“I have no devotion to any of my probes as if they were sacred opinions. I have no proprietary interest in my ideas and no pride of authorship as such. You have to push any idea to an extreme, you have to probe. Exaggeration, in the sense of hyperbole, is a major artistic device in all modes of art …” — McLuhan

Understatement is a million times more effective than exaggeration.

I avoid cliches like the plague.

If the Tetrad is not to your liking, try “fill in the new word(s)”:

“Behind every great fortune there is a crime.” — Balzac

Behind every ……….. there is …………..

“The Shape of Jazz to Come” — Ornette Coleman

The Shape of ……….. to Come

“Don’t believe everything you read.” -? (“The next best thing to knowing something is knowing where to find it.” — Samuel Johnson)

Don’t believe everything you ………….

“Speak what you feel, not what we ought to say” — ShakESPear

Speak what you………, not what we ought to …………

Gerry starts “I can regard the Tetrad” . . . “as the mechanization and distortion of this cognitive miracle by which we recreate within ourselves the exterior world. But whereas cognition provides that dance of the intellect which is the analogical sense of Being, the mechanical medium has tended to provide merely a dream world which is a substitute for reality rather than a means of proving reality.” — McLuhan

“The drama of cognition itself. For it is in the drama of cognition, the stages of apprehension, that Joyce found the archetype of poetic imitation. He seems to have been the first to see that the dance of being, the nature imitated by the arts, has its primary analogue in the activity of the exterior and interior senses.” — McLuhan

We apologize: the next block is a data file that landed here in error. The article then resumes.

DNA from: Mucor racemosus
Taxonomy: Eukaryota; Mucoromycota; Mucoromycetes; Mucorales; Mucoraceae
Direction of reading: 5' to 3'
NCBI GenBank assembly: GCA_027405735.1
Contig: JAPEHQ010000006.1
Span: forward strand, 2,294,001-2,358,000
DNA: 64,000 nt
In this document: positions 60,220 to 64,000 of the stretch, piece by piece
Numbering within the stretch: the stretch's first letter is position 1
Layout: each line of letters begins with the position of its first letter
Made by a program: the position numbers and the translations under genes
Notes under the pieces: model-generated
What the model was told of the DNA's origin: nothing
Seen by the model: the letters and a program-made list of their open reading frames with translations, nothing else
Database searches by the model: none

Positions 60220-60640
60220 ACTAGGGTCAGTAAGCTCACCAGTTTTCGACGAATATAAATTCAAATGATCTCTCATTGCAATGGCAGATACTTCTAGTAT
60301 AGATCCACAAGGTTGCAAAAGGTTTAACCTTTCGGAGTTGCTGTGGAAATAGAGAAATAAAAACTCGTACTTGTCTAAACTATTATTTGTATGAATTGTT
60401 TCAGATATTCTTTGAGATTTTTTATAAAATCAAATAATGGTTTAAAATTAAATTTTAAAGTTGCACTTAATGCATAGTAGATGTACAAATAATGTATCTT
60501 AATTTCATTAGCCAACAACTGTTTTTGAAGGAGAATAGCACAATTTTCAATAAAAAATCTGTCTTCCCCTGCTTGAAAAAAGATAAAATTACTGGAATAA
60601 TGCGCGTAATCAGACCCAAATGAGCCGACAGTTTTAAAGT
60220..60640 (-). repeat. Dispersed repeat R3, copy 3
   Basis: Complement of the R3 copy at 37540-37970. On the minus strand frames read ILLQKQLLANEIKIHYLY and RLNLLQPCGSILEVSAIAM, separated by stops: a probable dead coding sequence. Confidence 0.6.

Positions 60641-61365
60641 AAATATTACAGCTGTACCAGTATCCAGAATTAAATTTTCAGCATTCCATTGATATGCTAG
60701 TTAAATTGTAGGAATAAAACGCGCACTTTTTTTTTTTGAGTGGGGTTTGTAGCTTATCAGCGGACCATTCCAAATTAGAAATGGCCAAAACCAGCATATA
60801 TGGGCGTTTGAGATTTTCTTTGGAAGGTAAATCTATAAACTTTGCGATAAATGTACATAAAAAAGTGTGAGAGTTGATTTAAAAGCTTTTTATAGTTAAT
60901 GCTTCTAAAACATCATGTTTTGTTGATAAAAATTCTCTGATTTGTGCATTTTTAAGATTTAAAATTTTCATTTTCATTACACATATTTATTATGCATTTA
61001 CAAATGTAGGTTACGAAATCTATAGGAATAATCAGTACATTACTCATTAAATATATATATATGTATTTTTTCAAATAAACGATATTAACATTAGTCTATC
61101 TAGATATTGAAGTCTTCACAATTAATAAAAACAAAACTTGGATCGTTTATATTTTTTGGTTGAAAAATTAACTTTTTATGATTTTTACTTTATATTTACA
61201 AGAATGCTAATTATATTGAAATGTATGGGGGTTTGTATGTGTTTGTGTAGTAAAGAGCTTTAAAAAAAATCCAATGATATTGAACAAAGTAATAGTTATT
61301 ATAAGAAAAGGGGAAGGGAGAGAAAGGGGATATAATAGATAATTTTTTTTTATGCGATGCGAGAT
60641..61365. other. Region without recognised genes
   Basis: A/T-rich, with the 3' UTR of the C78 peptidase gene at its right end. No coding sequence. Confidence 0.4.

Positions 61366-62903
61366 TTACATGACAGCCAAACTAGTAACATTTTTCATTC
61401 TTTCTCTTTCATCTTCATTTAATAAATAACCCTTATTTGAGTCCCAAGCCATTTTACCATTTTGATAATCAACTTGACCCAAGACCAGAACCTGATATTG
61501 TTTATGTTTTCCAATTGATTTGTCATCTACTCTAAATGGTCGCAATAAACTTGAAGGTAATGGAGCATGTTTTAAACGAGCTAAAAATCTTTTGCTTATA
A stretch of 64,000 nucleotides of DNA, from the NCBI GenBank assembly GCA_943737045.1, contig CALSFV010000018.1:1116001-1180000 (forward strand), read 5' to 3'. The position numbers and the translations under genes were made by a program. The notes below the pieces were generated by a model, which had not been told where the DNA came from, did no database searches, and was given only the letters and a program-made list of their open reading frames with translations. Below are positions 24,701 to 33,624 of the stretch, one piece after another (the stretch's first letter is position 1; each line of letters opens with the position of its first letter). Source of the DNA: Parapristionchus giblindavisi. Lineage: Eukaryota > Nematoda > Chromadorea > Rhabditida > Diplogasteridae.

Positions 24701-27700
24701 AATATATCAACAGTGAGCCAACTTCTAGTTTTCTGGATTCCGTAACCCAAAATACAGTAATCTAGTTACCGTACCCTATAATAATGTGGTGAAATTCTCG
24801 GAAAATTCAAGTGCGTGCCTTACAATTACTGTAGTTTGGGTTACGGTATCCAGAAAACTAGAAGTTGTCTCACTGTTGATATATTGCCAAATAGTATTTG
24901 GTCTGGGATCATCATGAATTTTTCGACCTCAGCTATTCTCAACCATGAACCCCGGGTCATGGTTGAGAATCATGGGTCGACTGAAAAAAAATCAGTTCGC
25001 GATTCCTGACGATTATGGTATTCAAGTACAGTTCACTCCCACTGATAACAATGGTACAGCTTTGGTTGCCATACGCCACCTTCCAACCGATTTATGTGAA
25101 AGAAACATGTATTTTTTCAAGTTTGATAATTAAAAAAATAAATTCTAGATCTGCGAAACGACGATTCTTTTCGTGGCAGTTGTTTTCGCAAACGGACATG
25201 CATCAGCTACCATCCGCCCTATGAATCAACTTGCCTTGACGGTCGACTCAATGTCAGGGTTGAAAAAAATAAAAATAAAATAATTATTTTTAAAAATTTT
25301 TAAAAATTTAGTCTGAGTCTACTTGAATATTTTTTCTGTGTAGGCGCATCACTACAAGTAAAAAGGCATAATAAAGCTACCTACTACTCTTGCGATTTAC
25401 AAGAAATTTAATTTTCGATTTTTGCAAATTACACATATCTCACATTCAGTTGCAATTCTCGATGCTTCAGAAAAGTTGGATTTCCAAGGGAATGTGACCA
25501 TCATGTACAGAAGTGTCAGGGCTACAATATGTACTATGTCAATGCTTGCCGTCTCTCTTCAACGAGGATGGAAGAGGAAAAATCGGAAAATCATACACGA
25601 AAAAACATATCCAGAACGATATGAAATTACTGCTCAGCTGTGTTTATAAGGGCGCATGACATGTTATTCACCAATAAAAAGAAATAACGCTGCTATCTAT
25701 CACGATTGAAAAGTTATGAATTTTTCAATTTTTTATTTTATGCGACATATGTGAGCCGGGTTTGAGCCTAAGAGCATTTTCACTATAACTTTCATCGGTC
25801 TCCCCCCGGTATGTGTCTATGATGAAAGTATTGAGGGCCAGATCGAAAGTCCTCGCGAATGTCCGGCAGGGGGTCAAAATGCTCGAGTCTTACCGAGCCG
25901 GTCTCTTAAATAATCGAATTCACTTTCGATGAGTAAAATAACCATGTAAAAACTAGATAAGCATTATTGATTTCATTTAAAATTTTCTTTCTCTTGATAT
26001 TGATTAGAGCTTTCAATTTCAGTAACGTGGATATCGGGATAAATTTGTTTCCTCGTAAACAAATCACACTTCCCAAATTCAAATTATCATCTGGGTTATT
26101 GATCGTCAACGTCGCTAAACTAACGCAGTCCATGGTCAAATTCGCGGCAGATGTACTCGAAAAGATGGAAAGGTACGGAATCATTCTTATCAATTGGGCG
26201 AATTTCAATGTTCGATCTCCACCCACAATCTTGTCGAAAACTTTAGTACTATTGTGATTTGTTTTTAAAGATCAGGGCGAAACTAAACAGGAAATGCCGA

“Art, in the critique factory, is not a workshop for the making of tools. The most modern trends — American abstracts, pop and hyper-realism in painting and sculpture, poor and concrete musics (Cage’s above all), free choreographies (Cunningham’s), intensity theaters (if they exist) — place critical thought and negative dialectics before a considerable challenge: the works they produce are affirmative, not critical. They aver a new position of desire, the traces of which have just been referred to. The philosopher and the politicist (whose thinking you are about to consider) would have been content, after Adorno, with using the arts as formal reversal matices; they are nonetheless required to have an eye and an ear, a mouth and a hand for the new position, which is the end of all critique. They might find this difficult: what if it were their own end as well.” from Marshall McLuhan in TIME magazine, August 9, 1968

Tetrad on Electric Language :

(1) Increase speed of communication to virtual instantaneity, compress the sequent into the simultaneous, and create the new information environment;

(2) Erode visual and logically connected order;

(3) Retrieve audile-tactile dialogue, and revive tribal involvement and the occult;

(4) Reverse the order of transmission as the “etherealized” sender gets sent: you are there, and they are here instantly as discarnate minds.

Hyperbole is the very best thing ever.

“Today we must all be aware that protocol takes precedence over procedure.” and “Beauty is in the behind of the beholder.” — Irwin Corey